May 3, 2016…Laguna Beach, Calif…Laguna Playhouse Board of Directors announced today that, later this month, Ellen Richard will be joining Laguna Playhouse as its Interim Executive Director. The Playhouse announced late last year that it was undertaking a national search guided by Arts Consulting Group (ACG) for an Executive Director to succeed Karen Wood who had held this position for the past eight years.

Commenting on the appointment Joe Hanauer and Paul Singarella, Co-Chairmens of the Board of Directors, said “In the midst of our search we encountered this wonderful opportunity to engage Ellen while we continue to seek appropriate long-term leadership. To have found someone with the extraordinary qualifications that Ellen has is thrilling. She is the recipient of six Tony Awards as producer at New York’s Roundabout Theatre Company where she was Managing Director. Ellen also has strong successes in supervising the construction of theatres in New York and also in San Francisco at the American Conservatory Theater, a rare and valuable skill set considering the contemplated major remodel and expansion of the Laguna Playhouse.” Laguna Playhouse Artistic Director Ann E. Wareham adds, “We are pleased and proud to have Ellen Richard, truly a rock-star in our field, join us as our interim Executive Director who will help guide the Playhouse during this transition.” Comments Ellen Richard, “I have quickly grown fond of Laguna Beach and the Playhouse. I embrace this extraordinary opportunity to join one of the country’s top regional theatres at this time in its remarkable 95-year history. I look forward to helping the Playhouse and working with their incredible Board of Trustees and Ann E. Wareham.”


Ellen Richard served as Executive Director of the American Conservatory Theater in San Francisco from 2010 through 2015.  During her tenure, Ms. Richard negotiated a deal to buy the Strand Theater in tech corridor of Mid-Market San Francisco, helped raise the $34,000 million to renovate and operate it and steered the design and construction for the project which opened in May of 2015. The complex featured two performance spaces and has won multiple awards.  She opened the 50 seat Costume Shop Theater, a 49-seat “black box” venue used for the company’s Master of Fine Arts students and for shows by other local companies.  Ms. Richard was also credited with expanding the company’s educational efforts, coming up with programs like the San Francisco Semester, which brings undergraduate acting students to ACT from around the world, and Stage Coach, a community theater mobile unit that reaches into diverse neighborhoods

She was also Executive Director of The Second Stage Theatre in New York City. During her tenure at Second Stage, which began in 2006 (through 2009), she was responsible for the purchase contract of the Helen Hayes Theatre, growth in subscription income of 48 percent, and growth in individual giving of 75 percent, as well as conceptualization of a highly successful gala format and “Second Generation,” a giving program through which donors enable deserving New York City youth to experience live theater. Under Ms. Richard’s leadership, Second Stage provided the initial home for the Broadway productions Everyday Rapture, Next to Normal, and The Little Dog Laughed.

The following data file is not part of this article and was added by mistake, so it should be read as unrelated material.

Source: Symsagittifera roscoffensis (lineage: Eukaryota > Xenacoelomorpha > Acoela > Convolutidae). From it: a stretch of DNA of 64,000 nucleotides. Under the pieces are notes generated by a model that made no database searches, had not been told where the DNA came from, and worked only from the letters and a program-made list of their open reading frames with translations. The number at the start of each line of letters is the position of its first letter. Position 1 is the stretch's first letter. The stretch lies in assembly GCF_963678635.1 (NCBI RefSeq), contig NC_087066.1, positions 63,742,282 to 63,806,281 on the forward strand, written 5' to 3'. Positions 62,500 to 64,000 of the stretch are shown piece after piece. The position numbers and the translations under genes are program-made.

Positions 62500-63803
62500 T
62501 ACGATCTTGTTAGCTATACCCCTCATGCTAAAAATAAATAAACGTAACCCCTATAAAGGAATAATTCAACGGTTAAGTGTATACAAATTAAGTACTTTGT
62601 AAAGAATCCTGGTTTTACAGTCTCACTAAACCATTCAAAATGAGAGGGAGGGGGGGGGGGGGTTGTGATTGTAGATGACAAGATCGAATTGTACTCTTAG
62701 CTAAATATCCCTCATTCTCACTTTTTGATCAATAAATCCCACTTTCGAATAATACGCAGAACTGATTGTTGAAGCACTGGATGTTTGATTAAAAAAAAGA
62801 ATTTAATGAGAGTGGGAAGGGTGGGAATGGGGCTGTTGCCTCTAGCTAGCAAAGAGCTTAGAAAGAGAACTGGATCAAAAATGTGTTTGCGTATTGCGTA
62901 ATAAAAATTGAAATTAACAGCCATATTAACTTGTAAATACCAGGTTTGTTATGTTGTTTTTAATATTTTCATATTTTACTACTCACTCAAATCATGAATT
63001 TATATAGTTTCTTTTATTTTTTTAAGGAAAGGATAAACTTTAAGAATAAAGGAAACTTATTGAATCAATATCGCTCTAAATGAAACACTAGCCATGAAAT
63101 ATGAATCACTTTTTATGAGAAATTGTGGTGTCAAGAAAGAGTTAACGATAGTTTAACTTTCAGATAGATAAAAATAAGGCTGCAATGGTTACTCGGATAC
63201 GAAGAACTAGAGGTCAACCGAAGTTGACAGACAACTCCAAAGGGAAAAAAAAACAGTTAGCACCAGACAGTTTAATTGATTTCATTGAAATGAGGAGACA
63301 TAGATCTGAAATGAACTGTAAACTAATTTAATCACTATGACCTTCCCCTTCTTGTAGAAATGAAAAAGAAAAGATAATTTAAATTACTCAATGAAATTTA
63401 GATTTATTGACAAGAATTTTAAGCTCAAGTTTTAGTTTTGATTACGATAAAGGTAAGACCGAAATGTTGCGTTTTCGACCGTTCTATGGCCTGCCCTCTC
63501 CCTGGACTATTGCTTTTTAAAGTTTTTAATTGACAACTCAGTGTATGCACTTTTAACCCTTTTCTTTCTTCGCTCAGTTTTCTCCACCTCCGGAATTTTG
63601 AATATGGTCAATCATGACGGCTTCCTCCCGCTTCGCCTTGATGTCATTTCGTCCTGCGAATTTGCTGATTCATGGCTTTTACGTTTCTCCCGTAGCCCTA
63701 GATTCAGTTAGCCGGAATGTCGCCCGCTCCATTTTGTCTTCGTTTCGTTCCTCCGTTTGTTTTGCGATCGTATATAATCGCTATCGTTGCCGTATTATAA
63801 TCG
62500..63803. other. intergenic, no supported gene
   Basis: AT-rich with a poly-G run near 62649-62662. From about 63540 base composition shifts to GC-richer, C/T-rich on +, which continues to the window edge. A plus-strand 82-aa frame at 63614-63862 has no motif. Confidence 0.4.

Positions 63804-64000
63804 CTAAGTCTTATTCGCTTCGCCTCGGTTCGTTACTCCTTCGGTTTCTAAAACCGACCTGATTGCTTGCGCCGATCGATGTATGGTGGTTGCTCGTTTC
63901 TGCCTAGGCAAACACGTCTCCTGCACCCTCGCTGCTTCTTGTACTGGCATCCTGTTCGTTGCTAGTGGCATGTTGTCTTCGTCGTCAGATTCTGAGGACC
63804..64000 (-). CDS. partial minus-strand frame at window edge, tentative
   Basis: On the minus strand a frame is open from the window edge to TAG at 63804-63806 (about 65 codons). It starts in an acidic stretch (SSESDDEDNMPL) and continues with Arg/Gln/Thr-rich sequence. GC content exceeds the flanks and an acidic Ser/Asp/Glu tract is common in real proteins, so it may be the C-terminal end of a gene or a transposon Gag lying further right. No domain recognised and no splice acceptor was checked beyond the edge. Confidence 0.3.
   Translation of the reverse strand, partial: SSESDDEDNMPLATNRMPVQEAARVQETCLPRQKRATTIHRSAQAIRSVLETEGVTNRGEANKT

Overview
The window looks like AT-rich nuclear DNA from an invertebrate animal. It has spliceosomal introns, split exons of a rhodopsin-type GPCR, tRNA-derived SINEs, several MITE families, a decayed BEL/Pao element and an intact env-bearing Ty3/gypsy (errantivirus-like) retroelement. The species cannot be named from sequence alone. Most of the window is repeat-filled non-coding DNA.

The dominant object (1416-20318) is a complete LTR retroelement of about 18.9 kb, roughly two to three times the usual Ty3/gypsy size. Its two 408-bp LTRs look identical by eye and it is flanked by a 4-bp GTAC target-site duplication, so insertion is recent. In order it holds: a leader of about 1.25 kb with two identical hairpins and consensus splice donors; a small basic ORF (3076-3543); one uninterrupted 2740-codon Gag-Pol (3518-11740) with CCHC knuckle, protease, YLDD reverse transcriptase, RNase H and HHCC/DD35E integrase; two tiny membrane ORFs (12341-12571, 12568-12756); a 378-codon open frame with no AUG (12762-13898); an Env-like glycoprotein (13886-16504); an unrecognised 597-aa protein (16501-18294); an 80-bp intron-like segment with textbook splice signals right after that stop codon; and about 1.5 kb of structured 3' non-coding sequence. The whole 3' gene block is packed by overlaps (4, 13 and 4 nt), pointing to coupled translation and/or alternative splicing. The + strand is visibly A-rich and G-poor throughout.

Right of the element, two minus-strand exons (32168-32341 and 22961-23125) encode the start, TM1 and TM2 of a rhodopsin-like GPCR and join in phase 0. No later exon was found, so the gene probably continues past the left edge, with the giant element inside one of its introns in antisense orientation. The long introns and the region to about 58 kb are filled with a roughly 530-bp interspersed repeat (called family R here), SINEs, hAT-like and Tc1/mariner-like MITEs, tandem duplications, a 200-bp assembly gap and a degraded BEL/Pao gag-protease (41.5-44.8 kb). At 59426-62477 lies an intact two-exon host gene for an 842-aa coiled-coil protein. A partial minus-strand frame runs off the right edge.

From 1983 to 2005, Ms. Richard enjoyed a rich and varied career with Roundabout Theatre Company. The Roundabout that Ms. Richard joined was a small nonprofit theater company in bankruptcy. By the time she departed as Managing Director, Roundabout had become one of the country’s largest and most successful theater companies of its kind, with net assets in excess of $67 million dollars. Ms. Richard is the recipient of six Tony Awards as producer, for Roundabout productions of Cabaret (1998), A View from the Bridge (1998), Side Man (1999), Nine (2003), Assassins (2004), and Glengarry Glen Ross (2005). As producer of more than 125 shows at Roundabout, she had direct supervision of all management and marketing functions. She created Roundabout’s “Theatre-PLUS” programs, which include singles, teachers, family, gay and lesbian, wine tasting, and the 7 p.m. “Early Curtain” series, all of which grew to represent more than 10 percent of Roundabout’s 40,000 subscribers.

As director of design and construction at Roundabout, Ms. Richard was responsible for more than $50 million of theater construction for 11 projects. She conceptualized the three permanent Roundabout stages — The Broadway venues of Studio 54 and the American Airlines Theatre, and the Off-Broadway venue The Harold and Miriam Steinberg Center for Theatre She directed the location search for Cabaret and oversaw the creation of the production’s environmental Kit Kat Klub. Prior to her tenure at Roundabout, Ms. Richard served as business manager of Westport Country Playhouse, theater manager for Stamford Center for the Arts, and business manager for Atlas Scenic Studio. She began her career working as a stagehand, sound designer, and scenic artist assistant.